Skip to main content
Premium Trial:

Request an Annual Quote

Rosetta Settles Dispute over Lab Sale


Rosetta Genomics said this week that it has settled a dispute with Sanra Laboratories in connection with Rosetta’s sale of Parkway Laboratories to Sanra in 2009.

As reported by Gene Silencing News, Rosetta bought Parkway for $2.9 million in 2008 in order to pick up the expertise and infrastructure needed to begin marketing its line of microRNA-based diagnostics (GSN 6/12/2008).

Rosetta used Parkway’s CLIA certification to establish its own CLIA-certified lab where it performs its miRNA tests, and sold off Parkway to Sanra the next year for up to $2.5 million, payable over six years as a fixed percentage of revenues (GSN 5/21/2009).

This week, Rosetta said that Sanra has agreed to use its “best efforts” to pay Rosetta $625,000, in addition to all sums previously paid, to meet obligations under a stock-purchase deal inked in conjunction with the Parkway sale.

Additional terms of the settlement were not disclosed.

The Scan

Genetic Tests Lead to Potential Prognostic Variants in Dutch Children With Dilated Cardiomyopathy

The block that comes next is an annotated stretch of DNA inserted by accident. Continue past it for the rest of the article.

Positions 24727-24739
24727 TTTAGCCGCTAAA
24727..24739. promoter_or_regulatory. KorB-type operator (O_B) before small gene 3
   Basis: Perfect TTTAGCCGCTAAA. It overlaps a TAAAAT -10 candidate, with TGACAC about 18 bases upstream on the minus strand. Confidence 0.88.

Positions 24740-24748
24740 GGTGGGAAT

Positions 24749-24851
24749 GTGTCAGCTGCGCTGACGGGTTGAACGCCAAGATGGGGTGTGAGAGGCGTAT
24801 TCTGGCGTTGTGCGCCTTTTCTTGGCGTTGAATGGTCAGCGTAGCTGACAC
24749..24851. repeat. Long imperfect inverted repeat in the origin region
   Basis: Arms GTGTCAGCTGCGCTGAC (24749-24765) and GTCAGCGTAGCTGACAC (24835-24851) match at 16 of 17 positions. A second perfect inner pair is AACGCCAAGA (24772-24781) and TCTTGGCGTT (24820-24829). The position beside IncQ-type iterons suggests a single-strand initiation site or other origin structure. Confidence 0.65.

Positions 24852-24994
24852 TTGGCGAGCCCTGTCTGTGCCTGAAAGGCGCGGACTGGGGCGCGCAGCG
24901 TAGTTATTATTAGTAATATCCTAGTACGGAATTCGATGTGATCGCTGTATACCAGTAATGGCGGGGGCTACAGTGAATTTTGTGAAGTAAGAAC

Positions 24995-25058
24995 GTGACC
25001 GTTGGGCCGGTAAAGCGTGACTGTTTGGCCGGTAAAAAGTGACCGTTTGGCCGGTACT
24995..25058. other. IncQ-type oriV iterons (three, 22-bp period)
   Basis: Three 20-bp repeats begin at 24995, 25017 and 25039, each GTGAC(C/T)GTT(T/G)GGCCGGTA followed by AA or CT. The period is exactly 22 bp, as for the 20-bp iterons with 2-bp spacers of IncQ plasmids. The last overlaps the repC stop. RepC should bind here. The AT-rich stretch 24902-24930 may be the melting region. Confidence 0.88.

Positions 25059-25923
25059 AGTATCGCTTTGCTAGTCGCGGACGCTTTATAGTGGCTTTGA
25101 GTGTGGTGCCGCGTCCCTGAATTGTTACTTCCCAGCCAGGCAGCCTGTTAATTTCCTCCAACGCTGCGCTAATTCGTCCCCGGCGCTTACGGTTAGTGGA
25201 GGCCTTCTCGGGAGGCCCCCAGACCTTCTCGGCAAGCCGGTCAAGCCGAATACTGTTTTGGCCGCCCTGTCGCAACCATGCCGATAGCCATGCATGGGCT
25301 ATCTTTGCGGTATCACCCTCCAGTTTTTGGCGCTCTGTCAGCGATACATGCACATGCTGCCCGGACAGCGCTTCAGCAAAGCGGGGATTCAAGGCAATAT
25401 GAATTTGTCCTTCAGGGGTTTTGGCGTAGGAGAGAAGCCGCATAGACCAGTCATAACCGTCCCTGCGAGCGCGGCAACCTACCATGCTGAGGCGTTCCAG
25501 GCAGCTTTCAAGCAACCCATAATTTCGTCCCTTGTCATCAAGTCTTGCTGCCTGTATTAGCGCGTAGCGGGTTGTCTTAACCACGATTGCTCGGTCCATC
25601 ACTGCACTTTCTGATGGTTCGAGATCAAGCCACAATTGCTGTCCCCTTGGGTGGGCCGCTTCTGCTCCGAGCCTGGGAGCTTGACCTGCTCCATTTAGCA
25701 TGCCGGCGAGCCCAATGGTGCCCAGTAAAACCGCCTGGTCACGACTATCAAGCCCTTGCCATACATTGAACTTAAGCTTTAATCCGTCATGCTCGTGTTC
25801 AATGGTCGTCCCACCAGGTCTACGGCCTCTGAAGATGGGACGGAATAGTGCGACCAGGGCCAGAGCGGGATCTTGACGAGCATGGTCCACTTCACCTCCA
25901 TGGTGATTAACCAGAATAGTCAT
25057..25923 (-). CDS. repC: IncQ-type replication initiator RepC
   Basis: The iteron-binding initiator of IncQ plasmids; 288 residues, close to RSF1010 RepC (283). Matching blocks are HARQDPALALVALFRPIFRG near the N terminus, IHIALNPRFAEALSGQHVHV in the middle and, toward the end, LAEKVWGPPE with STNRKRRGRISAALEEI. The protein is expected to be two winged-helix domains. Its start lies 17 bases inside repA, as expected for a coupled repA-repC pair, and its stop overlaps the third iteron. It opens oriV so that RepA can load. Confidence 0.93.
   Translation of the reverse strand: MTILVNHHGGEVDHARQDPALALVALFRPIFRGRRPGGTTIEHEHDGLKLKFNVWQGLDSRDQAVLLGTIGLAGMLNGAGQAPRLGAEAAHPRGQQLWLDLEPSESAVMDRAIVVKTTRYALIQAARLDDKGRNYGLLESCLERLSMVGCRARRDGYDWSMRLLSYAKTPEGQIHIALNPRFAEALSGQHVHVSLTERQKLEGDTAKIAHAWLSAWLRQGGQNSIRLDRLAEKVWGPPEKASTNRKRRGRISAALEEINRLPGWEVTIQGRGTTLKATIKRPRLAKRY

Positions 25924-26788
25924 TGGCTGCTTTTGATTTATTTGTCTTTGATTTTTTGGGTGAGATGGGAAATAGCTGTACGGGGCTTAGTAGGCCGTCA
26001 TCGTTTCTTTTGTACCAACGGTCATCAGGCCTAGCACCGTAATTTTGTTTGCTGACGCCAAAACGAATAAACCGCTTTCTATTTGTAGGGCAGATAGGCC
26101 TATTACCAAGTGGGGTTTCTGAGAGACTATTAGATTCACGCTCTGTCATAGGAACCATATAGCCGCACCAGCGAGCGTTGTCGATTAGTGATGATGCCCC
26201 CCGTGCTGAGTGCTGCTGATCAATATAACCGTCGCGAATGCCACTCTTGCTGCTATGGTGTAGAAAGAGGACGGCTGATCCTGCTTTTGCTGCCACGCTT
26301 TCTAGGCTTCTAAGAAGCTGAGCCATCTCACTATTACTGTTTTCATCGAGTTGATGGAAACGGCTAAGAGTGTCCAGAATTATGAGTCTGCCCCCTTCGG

Researchers in Circulation: Genomic and Precision Medicine found that the presence of pathogenic or likely pathogenic variants was linked to increased risk of death and poorer outcomes in children with pediatric dilated cardiomyopathy.

Fragile X Syndrome Mutations Found With Comprehensive Testing Method

Researchers in Clinical Chemistry found fragile X syndrome expansions and other FMR1 mutations with ties to the intellectual disability condition using a long-range PCR and long-read sequencing approach.

Team Presents Strategy for Speedy Species Detection in Metagenomic Sequence Data

A computational approach presented in PLOS Computational Biology produced fewer false-positive species identifications in simulated and authentic metagenomic sequences.

Genetic Risk Factors for Hypertension Can Help Identify Those at Risk for Cardiovascular Disease

Genetically predicted high blood pressure risk is also associated with increased cardiovascular disease risk, a new JAMA Cardiology study says.